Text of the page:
Quand je serai petit: Film Review
Jean-Paul Rouve's family drama offers up a few tender moments within an otherwise contrived scenario.
PARIS--Actor turned director Jean-Paul Rouve (Nobody Else But You) takes a second stab behind the camera with Quand je serai petit, an offbeat family dramedy about a man whose encounter with his 10-year-old doppelganger unlocks the keys to a troubled past. Not unlike Noemie Lvovksy’s Cannes entry Camille Rewinds or the recent Juliette Binoche-starrer Another Woman’s Life, this tale of a mid-life crisis brought on by a Back to the Future-style phenomenon offers up a few tender moments within an otherwise contrived scenario, and its initial surprises soon give way to predictability and an overdose of sentiment.
With Rouve playing the lead role and a supporting cast featuring Benoit Poelvoorde (Le Grand Soir), Gilles Lellouche (The Players), Xavier Beauvois and vets Claude Brasseur and Miou-Miou, the film should see decent local returns for its modest June 13th release. Overseas action will include Francophone territories and French fests, although further art house play for this eccentric but ultimately generic sophomore effort looks unlikely.
During a North Sea cruise with his wife (Arly Jover), 40-something landscape architect Mathias (Rouve) spots a boy (Miljan Chatelain) who looks awfully familiar. Obsessed with this bizarre sighting, Mathias travels from Paris to stalk the young man in the northern town of Dunkirk, and soon discovers that the look-alike is also named Mathias and has the same set of parents, except that they’re three decades younger. In a nutshell, Mathias and his family circa 1982 have somehow been cloned and reincarnated into the present day, for no other clear reason than allowing the older Mathias to deal with various childhood issues that have remained unresolved.
If it takes a certain leap of faith to accept the far-fetched scenario (co-written with Benoit Graffin, Priceless), Rouve manages to intrigue in the early reels by ignoring the plot’s more supernatural elements, focusing instead on the emotional repercussions of what Mathias is experiencing. A few such captivating moments, including a lengthy bus ride where he observes his younger self with both pleasure and awe, avoid the kind of heavy sentimentality that the film succumbs to in its all-too foreseeable third act.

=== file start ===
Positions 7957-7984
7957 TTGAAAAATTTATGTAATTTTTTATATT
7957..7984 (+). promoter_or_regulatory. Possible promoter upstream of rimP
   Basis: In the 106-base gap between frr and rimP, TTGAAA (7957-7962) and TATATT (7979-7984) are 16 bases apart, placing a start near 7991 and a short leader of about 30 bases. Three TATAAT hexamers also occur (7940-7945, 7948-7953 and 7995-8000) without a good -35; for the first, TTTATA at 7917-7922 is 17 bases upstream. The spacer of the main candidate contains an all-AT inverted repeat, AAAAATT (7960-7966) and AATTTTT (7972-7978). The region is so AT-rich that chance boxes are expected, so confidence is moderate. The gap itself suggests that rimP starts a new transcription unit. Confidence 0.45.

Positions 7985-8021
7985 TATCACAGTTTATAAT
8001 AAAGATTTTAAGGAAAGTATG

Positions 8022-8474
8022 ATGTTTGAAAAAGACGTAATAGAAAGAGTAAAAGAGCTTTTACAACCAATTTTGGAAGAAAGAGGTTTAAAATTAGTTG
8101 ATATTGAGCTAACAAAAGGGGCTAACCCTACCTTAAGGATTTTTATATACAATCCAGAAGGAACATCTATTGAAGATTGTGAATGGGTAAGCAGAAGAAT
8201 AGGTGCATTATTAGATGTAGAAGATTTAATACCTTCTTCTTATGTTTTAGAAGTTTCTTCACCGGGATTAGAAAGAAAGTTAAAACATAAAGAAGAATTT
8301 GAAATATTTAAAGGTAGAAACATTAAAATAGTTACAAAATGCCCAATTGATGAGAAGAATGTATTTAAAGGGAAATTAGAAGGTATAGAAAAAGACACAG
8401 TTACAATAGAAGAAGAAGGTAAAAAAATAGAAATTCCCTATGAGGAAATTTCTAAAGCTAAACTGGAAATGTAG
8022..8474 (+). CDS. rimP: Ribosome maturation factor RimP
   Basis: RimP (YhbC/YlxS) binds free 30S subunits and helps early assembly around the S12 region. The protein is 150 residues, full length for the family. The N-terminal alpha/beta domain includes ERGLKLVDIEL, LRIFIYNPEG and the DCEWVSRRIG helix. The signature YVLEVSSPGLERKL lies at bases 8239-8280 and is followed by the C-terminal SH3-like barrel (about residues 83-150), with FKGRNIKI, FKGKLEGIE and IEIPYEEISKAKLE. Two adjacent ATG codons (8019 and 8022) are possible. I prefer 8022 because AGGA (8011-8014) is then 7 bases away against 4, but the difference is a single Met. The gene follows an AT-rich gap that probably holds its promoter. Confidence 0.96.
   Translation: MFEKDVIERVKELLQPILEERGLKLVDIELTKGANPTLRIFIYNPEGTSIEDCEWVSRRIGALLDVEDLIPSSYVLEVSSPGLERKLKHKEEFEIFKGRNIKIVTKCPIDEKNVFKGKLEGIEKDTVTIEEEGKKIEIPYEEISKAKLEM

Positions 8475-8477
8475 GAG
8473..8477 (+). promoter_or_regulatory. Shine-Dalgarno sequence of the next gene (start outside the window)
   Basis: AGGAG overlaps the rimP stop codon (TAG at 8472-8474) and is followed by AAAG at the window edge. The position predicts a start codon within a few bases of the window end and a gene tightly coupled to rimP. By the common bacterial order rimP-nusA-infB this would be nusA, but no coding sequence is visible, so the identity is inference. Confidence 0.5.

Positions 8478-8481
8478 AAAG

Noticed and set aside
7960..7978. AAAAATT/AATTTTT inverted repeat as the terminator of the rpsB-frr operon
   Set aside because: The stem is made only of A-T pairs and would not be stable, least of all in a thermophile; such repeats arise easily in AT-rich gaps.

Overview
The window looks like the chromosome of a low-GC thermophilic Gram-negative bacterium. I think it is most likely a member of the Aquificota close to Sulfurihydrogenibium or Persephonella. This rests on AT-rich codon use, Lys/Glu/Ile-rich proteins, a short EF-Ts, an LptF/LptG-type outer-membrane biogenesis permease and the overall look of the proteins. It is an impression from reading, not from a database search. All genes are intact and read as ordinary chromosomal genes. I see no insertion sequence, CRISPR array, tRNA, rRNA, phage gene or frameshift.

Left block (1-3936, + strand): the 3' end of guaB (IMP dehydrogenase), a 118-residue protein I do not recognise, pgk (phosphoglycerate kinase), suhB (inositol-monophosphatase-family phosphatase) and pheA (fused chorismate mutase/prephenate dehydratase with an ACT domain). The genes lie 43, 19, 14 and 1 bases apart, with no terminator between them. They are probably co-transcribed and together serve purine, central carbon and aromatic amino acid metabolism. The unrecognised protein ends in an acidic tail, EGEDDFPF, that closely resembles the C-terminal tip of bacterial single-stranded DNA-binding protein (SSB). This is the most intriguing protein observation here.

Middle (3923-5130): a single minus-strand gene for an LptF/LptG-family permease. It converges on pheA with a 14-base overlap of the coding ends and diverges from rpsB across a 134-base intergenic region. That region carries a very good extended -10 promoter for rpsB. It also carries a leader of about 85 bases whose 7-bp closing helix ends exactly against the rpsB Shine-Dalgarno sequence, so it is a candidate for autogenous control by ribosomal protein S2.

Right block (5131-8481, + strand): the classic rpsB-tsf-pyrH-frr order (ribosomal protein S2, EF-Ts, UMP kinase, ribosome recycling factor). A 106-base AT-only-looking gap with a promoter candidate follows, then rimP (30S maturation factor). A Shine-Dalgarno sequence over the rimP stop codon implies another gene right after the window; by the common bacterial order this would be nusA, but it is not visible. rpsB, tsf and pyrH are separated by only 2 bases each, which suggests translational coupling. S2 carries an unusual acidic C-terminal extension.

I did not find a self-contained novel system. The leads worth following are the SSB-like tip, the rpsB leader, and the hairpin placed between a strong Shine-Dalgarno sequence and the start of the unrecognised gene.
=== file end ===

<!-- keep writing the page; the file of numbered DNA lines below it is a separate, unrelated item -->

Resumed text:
Backed by an uncharacteristically low key turn from Poelvoorde as Mathias’ happy-go-lucky dad, Quand je serai petit (which translates roughly to When I’ll Grow Young) is not without certain small charms, but its effect is muted by a premise that’s awfully hard to accept from start to finish, and would have perhaps benefited from a tad more humor and a lot less pathos.
As in Rouve’s 2008 heist biopic, The Easy Way, the tech package features sleek widescreen cinematography by Christophe Offenstein (Tell No One), who compellingly captures the hazy beachfront landscapes where Mathias’ phantom family resides. Soundtrack by French electro-pop singer/composer Emilie Simone (March of the Penguins) is another plus.
Opens: In France (June 13)
Production companies: Elia Films, Les Films du Monsieur, Mars Films, Scope Pictures
Cast: Jean-Paul Rouve, Benoit Poelvoorde, Arly Jover, Lisa Martino, Miou-Miou, Claude Brasseur, Xavier Beauvois, Gilles Lellouche
Director: Jean-Paul Rouve
Screenwriters: Jean-Paul Rouve, Benoit Graffin
Producer: Pauline Duhault
Director of photography: Christophe Offenstein
Production designer: Laurent Ott
Music: Emilie Simon
Costume designer: Carine Sarfati
Editor: Marie-Julie Maille
Sales Agent: Elia Films
No rating, 94 minutes